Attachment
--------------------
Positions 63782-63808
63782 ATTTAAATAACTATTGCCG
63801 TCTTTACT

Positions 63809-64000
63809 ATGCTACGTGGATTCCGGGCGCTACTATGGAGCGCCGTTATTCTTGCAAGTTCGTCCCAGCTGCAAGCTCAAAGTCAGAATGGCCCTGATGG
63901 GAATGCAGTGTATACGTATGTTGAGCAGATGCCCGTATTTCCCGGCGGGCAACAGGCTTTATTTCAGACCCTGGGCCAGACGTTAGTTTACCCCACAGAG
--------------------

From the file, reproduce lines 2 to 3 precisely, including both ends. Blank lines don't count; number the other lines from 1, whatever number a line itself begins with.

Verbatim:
63782 ATTTAAATAACTATTGCCG
63801 TCTTTACT